Since the beginning of time, when man first stood on the shoreline and wondered at the vastness of the ocean, it has been recognized that the periodic rise and fall of great stretches of water had something to do with the moon. Nowhere else on earth was Nature’s power and glory so much in evidence. The tides are due to the moon’s gravitational pull on the water, lifting it to form a bulge resembling enormous wave-crests: one on the side of the earth facing the moon, and the other on the earth’s far side, for there the moon’s pull draws the earth away from the water. The friction between the water and the rotating earth slows the movement of these bulges, and for this reason high tide, as the bulge is called, does not occur exactly when the moon is overhead, but somewhat later.
The sun’s gravitational pull raises similar tides, but less powerful than those caused by the moon. At full and new moon, when the sun and moon are in a straight line with the earth, they produce an especially powerful spring tide. This has nothing to do with the season: spring tides occur throughout the year. This means that we need to tear ourselves away from the stereotypical moon goddess concept and think in terms of the natural interaction of the Sun and Moon, moving in a cosmic rhythm of perpetual motion. Some may be reluctant to accept this idea but it is a scientific fact that, despite its impressive gravitational pull, the moon is a dead, barren place, reflecting the sun’s light, not its own.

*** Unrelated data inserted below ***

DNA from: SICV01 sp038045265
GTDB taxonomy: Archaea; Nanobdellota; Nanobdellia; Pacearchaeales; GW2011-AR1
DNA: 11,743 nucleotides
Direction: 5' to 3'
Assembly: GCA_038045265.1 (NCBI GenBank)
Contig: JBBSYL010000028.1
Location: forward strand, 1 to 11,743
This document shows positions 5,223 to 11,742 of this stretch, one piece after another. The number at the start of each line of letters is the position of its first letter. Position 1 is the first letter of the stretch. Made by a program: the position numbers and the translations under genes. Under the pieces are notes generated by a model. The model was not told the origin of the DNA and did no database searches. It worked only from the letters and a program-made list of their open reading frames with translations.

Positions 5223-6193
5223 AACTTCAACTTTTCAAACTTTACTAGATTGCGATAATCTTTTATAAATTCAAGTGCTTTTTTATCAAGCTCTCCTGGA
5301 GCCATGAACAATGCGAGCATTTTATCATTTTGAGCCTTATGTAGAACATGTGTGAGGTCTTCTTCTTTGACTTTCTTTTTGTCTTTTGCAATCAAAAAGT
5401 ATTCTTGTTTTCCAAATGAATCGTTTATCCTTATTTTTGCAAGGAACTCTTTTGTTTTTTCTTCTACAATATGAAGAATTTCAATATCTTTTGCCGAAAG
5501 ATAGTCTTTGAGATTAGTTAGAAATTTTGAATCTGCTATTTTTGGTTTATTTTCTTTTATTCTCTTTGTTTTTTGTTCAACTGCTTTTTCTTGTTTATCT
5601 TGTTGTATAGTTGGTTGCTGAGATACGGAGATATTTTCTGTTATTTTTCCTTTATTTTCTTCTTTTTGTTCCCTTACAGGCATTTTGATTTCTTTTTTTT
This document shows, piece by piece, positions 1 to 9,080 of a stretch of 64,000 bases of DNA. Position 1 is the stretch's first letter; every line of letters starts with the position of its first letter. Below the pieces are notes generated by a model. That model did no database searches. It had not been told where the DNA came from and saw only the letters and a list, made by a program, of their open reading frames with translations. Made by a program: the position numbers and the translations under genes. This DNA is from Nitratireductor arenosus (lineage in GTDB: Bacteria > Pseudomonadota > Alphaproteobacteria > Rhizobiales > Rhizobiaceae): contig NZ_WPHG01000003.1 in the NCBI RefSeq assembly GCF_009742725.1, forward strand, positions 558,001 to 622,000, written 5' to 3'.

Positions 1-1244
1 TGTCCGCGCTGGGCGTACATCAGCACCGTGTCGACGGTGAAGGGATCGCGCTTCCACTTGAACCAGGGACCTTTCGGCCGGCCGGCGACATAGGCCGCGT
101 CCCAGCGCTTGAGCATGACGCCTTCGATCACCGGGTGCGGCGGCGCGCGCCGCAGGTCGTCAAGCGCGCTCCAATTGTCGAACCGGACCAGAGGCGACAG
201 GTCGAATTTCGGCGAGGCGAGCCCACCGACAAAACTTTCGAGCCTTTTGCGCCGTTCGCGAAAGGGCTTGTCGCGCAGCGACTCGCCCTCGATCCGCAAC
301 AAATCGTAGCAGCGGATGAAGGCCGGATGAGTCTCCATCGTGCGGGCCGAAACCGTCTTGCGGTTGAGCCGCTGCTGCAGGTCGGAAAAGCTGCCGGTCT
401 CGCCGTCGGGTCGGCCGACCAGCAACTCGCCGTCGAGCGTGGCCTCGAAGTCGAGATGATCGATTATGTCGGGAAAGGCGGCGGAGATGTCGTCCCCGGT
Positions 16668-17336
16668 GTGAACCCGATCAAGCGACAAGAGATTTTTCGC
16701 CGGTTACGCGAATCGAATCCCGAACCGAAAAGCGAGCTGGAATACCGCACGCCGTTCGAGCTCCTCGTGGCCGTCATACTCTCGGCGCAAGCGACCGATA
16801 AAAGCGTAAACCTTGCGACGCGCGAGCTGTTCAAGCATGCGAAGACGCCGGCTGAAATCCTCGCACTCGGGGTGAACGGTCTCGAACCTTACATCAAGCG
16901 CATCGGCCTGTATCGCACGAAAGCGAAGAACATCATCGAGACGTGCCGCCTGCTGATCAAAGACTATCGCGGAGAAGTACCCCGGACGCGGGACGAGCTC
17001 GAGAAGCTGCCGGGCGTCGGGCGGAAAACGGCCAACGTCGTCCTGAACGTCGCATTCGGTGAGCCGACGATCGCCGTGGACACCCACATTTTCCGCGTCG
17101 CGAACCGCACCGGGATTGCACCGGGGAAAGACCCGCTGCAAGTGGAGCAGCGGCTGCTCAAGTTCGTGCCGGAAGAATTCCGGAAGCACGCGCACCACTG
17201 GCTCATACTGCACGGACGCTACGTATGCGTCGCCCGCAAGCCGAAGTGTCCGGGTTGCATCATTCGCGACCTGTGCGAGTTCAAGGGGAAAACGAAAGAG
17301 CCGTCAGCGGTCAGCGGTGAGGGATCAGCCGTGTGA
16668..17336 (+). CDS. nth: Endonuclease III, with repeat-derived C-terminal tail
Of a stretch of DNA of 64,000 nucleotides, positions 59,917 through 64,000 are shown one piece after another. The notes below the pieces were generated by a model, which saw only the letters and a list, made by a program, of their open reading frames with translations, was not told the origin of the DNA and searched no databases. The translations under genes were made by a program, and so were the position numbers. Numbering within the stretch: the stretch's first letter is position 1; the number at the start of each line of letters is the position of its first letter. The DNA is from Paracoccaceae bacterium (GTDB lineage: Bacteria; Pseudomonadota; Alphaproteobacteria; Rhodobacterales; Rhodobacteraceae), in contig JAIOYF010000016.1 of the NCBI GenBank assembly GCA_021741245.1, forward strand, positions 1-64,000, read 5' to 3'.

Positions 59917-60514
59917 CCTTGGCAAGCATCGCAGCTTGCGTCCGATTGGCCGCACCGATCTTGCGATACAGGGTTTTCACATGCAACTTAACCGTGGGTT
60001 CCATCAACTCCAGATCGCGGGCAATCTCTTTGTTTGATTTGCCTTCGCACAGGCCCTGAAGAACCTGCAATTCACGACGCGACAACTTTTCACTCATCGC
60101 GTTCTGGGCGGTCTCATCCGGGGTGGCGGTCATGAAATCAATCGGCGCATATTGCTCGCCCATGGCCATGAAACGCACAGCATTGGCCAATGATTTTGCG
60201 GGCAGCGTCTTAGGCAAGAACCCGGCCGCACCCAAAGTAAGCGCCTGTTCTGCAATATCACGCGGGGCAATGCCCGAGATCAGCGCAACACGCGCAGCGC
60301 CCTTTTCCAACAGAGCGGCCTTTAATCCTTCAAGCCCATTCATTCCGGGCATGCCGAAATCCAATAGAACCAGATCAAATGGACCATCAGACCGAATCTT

Although the ancients had no scientific understanding, this is what is known magically as ‘old wisdom’ – the true interpretation recorded in folklore and logged into our collective subconscious – not the modern ‘fake-lore’ currently in vogue. Without coming to grips with this ancient knowledge, our own modern magic will be stunted.
So, let us return to the sea… in mid ocean, the tides are simply a rhythmic rise and fall of the water. On the continental shelf, they act like the waves on a beach, and become a bodily rush of the water towards or away from the land, producing the tide’s ebb and flow, and in between, when the tide is almost at a standstill, there are brief periods of slack water. This rise and fall takes place twice every day and the sea witch recognizes the importance of knowing about them from both a magical and safety point of view.
Besides the familiar tides of the ocean tides, there are also two other examples to take into account: earth tides and atmospheric tides. Earth tides refer to the alternating slight change of shape of the Earth due to the gravitational action of the sun and moon, and atmospheric tides of the alternating slight motions of the atmosphere, which have the same effect. The moon draws away the envelope of air that surrounds the Earth to produce the daily atmospheric tides.
Recent research has revealed more evidence of the effects of these earth-tides: parts of western Britain and Ireland, for example, ‘bounce’ by four inches and that the movement is caused as tides ebb and flow twice daily! Again, we have scientific proof of cosmic influences on the earth on which we stand, so magical working can be timed to coincide with these natural movements for greater effect.
- High tide, just before the water pressure is at its greatest, would be the best time for positive or drawing magic.
- Low tide, when the tide has turned and the earth is about to ‘bounce’ back, is the time for banishing or reducing magic. Calendars and almanacs give the dates of the moon’s phases, but for the sea witch it is essential to also consult local tide tables (usually given in local newspapers) so that we always know the actual times of high and low tide for our area.
You can view The Dictionary of Magic and Mystery on Amazon and also view Traditional Witchcraft for the Seashore on Amazon.